Check out a video of one in action at Race Retro a couple of years back.
I’d love to say I just stumbled upon this stuff, but the truth is I’m typing “Mille Miglia” or “Targa Florio” into eBay’s search fields more often than I’d like to admit. In that moment between hitting “search” and the results load, I say a silent wish that someone out there is just cleaning out grandpa’s attic and has some marvelous little trinket from one of the classic races. Ideally they don’t know what they have. This person, however, does know that he has something special—hence the $5,200 price tag. Still worth it if you ask me. The Press grille badges alone could be the centerpiece of a collection. More information at the eBay Lot Detail Page.
Back when PIR was Auto Sports Park they had a touch more personality and fun in their program ephemera than they do today. Look at all of the little details in Rick Owen’s old hand-drawn and watercolored(?) map. Some are useful information for drivers and spectators alike: the suggested speeds for each of the seven turns; the near-track hazards being cartoonishly confronted by the drivers in the map; US 99 disappearing into the a Seattle filled horizon. Others are there just to make us smile: the sea monster near the front straight; the mechanics dozing under the car at tech inspection; the distracted driver oggling a sunbathing spectator going in to turn 4. Rick’s map reminds us all that motorsport is supposed to be fun. Today’s maps have completely forgotten the fun side of the sport.
Don’t believe me? Check out their current map. I’ve seen golf course maps, or even county platt schematics with more artistry. Come on, Portland! Find Rick Owen and have him do the smallish updates to this gorgeous painterly map he created decades ago.
There is a thriving market for movie memorabilia from John Frankenheimer’s Grand Prix on the Internet with movie posters in a variety of languages and programs from various cities’ premiers, some signed by the racing drivers and movie stars in attendance. Because I can’t think of better ways to spend my day I often find myself perusing the offerings from various auctioneers.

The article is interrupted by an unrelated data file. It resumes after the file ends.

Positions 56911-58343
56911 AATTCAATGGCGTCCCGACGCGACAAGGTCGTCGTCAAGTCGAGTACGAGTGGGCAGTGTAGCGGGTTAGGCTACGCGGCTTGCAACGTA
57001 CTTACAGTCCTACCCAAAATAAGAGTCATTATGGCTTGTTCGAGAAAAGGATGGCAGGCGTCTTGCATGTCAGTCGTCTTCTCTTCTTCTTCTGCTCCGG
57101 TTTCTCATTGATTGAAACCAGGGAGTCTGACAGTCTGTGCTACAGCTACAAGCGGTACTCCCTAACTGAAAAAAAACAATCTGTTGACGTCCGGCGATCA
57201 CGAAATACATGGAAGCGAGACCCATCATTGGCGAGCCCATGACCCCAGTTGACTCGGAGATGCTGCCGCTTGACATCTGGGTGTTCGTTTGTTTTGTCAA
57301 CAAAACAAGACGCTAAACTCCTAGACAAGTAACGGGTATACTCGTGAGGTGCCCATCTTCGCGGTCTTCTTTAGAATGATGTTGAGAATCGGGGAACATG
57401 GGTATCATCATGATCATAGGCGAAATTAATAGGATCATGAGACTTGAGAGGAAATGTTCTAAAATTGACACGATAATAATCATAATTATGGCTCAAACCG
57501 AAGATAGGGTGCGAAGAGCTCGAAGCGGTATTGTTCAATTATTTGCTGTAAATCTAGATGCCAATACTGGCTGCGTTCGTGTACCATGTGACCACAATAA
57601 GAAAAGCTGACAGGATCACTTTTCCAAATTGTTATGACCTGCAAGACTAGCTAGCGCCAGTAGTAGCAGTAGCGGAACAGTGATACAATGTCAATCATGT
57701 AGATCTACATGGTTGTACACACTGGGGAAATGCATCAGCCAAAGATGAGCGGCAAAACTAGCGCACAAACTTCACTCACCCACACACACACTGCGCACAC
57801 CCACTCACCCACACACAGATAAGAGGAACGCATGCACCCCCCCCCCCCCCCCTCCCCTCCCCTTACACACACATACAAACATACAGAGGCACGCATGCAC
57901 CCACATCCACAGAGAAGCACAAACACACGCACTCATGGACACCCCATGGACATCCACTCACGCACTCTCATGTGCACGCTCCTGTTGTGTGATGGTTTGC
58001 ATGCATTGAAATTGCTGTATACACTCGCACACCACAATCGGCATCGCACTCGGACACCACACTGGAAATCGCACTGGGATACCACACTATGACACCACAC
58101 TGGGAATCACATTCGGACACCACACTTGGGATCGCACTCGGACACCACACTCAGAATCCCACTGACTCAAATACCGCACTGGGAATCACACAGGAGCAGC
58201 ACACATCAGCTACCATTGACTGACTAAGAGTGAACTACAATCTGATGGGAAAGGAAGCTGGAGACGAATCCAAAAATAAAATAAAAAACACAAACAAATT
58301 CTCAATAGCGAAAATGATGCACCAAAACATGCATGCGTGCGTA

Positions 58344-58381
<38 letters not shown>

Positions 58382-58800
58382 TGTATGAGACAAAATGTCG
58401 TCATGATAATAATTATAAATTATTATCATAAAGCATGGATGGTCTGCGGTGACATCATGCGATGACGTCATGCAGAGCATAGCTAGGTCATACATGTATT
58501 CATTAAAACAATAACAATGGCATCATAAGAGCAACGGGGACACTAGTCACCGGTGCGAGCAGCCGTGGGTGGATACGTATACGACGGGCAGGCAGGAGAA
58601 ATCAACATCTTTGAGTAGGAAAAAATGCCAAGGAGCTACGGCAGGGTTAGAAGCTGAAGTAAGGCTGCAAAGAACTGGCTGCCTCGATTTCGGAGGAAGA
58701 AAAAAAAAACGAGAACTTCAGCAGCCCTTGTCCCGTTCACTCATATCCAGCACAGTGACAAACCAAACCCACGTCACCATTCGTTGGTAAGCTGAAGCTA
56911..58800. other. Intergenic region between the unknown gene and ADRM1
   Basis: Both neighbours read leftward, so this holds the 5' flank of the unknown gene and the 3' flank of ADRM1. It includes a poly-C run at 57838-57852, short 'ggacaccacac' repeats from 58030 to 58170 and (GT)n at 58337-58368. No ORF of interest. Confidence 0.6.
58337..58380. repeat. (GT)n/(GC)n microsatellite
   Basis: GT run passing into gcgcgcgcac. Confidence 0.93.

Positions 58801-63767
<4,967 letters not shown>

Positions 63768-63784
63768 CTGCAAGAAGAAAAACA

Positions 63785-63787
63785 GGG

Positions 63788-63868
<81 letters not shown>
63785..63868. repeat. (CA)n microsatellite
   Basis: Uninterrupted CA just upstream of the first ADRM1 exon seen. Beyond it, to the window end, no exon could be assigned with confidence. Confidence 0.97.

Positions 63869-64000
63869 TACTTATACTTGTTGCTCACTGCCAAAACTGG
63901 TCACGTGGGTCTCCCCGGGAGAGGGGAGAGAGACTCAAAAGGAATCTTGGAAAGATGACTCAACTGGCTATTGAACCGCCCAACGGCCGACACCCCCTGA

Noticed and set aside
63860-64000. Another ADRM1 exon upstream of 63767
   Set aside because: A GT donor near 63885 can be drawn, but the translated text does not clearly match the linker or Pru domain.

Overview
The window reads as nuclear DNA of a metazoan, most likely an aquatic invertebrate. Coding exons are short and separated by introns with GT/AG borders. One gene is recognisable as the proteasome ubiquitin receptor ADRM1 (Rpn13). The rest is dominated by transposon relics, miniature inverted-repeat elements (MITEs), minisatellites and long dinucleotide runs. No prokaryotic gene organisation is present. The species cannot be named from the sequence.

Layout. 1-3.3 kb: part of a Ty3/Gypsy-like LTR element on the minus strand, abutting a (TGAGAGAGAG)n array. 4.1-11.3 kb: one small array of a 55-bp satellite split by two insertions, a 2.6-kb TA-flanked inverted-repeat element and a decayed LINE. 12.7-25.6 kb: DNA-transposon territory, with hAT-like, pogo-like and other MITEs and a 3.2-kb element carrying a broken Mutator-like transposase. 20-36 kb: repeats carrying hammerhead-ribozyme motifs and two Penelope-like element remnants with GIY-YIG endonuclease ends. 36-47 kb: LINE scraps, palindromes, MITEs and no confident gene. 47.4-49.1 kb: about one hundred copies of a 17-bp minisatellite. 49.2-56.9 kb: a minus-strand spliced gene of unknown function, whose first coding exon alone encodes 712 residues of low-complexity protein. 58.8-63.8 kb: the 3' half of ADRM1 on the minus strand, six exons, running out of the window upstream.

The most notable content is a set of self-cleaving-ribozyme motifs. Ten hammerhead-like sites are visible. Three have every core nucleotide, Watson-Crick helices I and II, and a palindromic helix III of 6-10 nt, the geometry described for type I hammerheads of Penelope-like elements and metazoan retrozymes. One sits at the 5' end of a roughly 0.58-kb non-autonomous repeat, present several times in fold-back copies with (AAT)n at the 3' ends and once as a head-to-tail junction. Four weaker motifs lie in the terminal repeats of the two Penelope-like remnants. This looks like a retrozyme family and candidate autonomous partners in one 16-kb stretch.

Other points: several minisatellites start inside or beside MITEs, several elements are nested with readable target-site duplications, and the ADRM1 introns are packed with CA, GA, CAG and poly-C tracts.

This series of photos is currently up for bidding at Heritage Auctions. These lobby displays sure put to shame any mere movie poster or lobby card. I wonder where that imposing display featuring the tracks of the Formula 1 season is today. Hopefully it escaped the landfill and is adorning the entryway to someone’s home screening room.
I don’t know about you, but Intellivision’sAuto Racing was my first experience with motorsport. On a given night, I might still occasionally reach for this before Forza or iRacing. Over on the Gameplay Archive, David has deconstructed the maps from Auto Racing to test the map’s accuracy and give us a complete view of the entire racing season’s (series?) venues. I love this kind of nerding out. It’s a great mashup of my love for vintage racing, classic gaming, and messing about with technology in ways the designers never intended. Here’s a video on David’s process, and head on over to the feature on Gameplay Archive for more. Fun!